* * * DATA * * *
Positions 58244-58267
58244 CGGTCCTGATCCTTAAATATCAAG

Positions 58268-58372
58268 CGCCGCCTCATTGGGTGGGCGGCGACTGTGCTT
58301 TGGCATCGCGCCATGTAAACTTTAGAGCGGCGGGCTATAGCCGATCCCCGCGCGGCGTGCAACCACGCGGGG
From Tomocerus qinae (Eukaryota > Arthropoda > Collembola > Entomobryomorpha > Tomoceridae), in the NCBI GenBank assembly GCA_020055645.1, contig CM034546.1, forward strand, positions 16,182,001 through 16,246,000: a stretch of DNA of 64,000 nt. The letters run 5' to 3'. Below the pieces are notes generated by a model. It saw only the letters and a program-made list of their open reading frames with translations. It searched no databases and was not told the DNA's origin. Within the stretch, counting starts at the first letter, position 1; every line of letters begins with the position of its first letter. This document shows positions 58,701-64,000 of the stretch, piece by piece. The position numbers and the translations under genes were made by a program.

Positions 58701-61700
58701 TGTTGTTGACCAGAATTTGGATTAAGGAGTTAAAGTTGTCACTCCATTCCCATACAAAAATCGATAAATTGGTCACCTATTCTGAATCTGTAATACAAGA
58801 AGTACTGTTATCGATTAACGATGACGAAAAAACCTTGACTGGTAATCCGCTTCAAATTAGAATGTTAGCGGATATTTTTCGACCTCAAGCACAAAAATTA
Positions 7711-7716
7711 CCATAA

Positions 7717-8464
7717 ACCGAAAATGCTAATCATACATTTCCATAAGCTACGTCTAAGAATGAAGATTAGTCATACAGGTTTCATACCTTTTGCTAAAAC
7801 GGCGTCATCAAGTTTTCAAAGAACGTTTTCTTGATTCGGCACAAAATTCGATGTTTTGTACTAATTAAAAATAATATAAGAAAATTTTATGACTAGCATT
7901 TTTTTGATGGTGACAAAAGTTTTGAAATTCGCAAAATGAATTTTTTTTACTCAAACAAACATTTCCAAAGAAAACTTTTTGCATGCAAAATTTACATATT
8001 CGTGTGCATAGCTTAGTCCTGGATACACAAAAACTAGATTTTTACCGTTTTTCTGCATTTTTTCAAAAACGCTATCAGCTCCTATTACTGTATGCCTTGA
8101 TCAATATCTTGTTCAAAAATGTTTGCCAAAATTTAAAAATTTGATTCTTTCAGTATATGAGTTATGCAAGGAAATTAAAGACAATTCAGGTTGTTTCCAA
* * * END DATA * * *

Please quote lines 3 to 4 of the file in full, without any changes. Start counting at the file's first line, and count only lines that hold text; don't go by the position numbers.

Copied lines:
Positions 58268-58372
58268 CGCCGCCTCATTGGGTGGGCGGCGACTGTGCTT